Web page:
House Republican budget architect Tim Brown says his caucus’ proposed budget will include more money spent on education than ever before in state history. The House GOP’s budget proposal was unveiled Monday.
House Republican leaders have said for months that education was their top priority this session and that they planned a significant increase in funding for K through 12 schools.
To that end, House Ways and Means Chair Tim Brown says, under the House GOP budget, schools would get $469 million more over the next two years than they did in the last state budget.
The Indiana Department of Education says it will proceed as planned to issue the ISTEP+ exam beginning Feb. 25, even after Gov. Mike Pence signed an executive order Monday to re-evaluate the test’s length.
Even though the test could change -- after the testing consultant hired through Pence’s executive order issues recommendations on how to shorten it -- the DOE says they are preparing school districts as if the test will not change.
Deputy state superintendent Danielle Shockey says Pence’s actions only add to the confusion in preparing for this year’s ISTEP.
The House passed a bill Monday to remove the state superintendent as chair of the State Board of Education, a move some say is politically motivated.
Historically, the state superintendent has automatically assumed the position of state board chair. This bill changes the law defining that responsibility, allowing board members to elect a chair from within their ranks.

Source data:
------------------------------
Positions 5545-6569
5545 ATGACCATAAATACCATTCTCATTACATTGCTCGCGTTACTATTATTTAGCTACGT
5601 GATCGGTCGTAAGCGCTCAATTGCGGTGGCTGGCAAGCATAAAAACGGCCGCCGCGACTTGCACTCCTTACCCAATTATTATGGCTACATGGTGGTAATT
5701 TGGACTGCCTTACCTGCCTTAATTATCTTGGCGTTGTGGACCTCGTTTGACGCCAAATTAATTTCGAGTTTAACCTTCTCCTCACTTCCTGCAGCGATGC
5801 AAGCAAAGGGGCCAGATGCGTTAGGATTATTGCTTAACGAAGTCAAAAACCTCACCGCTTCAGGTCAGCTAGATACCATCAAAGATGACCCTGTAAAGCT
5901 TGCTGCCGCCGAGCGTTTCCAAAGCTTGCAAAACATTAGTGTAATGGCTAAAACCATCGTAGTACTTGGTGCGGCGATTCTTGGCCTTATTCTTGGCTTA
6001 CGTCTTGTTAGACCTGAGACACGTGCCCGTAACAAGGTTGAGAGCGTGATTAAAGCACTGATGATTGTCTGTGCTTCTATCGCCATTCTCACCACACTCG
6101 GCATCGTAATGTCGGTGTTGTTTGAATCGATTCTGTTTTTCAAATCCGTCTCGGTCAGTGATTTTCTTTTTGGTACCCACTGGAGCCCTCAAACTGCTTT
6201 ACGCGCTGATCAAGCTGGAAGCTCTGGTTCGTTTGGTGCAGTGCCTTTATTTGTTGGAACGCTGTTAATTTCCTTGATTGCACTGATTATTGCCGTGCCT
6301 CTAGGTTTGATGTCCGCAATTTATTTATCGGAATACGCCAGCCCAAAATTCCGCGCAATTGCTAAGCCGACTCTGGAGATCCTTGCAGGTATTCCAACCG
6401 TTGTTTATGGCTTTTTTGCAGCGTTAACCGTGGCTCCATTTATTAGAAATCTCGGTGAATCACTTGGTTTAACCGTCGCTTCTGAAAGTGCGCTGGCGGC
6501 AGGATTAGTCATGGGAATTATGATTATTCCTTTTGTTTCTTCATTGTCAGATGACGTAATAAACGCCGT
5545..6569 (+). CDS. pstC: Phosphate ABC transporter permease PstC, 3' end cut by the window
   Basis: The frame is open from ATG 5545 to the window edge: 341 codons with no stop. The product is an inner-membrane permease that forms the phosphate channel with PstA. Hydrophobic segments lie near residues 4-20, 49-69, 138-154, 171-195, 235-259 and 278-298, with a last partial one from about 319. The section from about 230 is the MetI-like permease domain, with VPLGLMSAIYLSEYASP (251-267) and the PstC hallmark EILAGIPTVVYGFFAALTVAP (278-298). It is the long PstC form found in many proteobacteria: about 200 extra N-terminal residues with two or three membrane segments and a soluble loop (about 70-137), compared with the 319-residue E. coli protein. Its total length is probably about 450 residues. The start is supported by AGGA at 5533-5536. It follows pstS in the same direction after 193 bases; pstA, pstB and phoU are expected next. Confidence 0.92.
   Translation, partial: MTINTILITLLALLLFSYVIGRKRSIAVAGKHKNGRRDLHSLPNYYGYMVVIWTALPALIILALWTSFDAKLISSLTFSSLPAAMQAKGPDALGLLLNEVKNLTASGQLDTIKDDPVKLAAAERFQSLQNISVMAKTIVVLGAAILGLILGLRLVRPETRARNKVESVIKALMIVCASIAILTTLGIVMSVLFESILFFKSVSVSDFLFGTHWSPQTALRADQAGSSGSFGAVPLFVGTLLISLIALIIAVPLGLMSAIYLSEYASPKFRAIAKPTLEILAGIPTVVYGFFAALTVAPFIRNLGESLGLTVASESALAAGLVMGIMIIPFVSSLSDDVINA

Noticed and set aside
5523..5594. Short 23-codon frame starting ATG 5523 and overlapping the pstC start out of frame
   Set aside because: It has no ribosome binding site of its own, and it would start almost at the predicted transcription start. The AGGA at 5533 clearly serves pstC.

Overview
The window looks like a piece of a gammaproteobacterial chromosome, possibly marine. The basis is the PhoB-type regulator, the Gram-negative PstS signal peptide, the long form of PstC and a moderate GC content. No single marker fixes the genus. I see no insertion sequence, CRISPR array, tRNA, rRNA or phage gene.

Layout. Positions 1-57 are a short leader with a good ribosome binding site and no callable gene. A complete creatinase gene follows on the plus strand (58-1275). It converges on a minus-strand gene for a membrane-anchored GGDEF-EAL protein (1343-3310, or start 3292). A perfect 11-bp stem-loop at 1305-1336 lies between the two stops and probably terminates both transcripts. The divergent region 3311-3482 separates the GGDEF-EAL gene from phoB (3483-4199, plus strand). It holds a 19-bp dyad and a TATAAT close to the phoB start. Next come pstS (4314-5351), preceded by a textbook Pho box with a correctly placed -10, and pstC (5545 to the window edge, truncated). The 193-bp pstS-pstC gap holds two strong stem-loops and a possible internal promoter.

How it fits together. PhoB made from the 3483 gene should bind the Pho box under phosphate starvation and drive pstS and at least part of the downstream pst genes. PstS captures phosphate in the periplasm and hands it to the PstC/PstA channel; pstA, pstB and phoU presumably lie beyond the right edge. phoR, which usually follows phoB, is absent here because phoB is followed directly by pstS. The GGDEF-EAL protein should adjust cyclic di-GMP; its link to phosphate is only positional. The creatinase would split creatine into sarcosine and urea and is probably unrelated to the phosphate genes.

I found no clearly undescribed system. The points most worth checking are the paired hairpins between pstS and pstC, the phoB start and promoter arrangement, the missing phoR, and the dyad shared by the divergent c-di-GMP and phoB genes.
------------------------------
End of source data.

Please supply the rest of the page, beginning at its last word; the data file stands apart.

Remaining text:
The word “dysfunction” has appeared in countless descriptions of board relations since current State Superintendent Glenda Ritz, a Democrat, took office.
President Obama says other states should follow Ivy Tech Community College’s lead when it comes to connecting students to high paying jobs. The president traveled to Indianapolis Friday to tout his plans aimed at getting more people on the track to better wages.
During the event at Ivy Tech, Obama once again explained his plan to make two years of community college free.
Superintendents from all four public school districts in Allen County joined Greater Fort Wayne Inc. Thursday to call for more funding for all districts in the state.
Districts across Indiana are facing budget problems – from the base amount every district is afforded by the state, to the amount they’re allowed to collect from property taxes, every Northeast Indiana superintendents agree – it’s not enough to support their schools.
Change could be coming to the nation’s cornerstone education law, No Child Left Behind.
During a speech Monday, U.S. Secretary of Education Arne Duncan called on Congress to rework the statute.
The law, signed by former President George W. Bush in 2002, originally meant what its name suggests: that no child should fail state tests in math, reading and science. It called for 100 percent of students to be proficient in those skills by 2014.
Governor Mike Pence says he wants the 2015 meeting of the General Assembly to be an “education session,” and the budget Pence proposed Thursday shares that focus.
The proposal contains a $200 million increase in K-12 school funding over the next two years. That includes about $41 million more specifically set aside for charter schools.
Office of Management and Budget Director Chris Atkins says that money would be used to increase per-pupil funding by $1,500 and would reduce inequity between funding of charters and traditional public schools.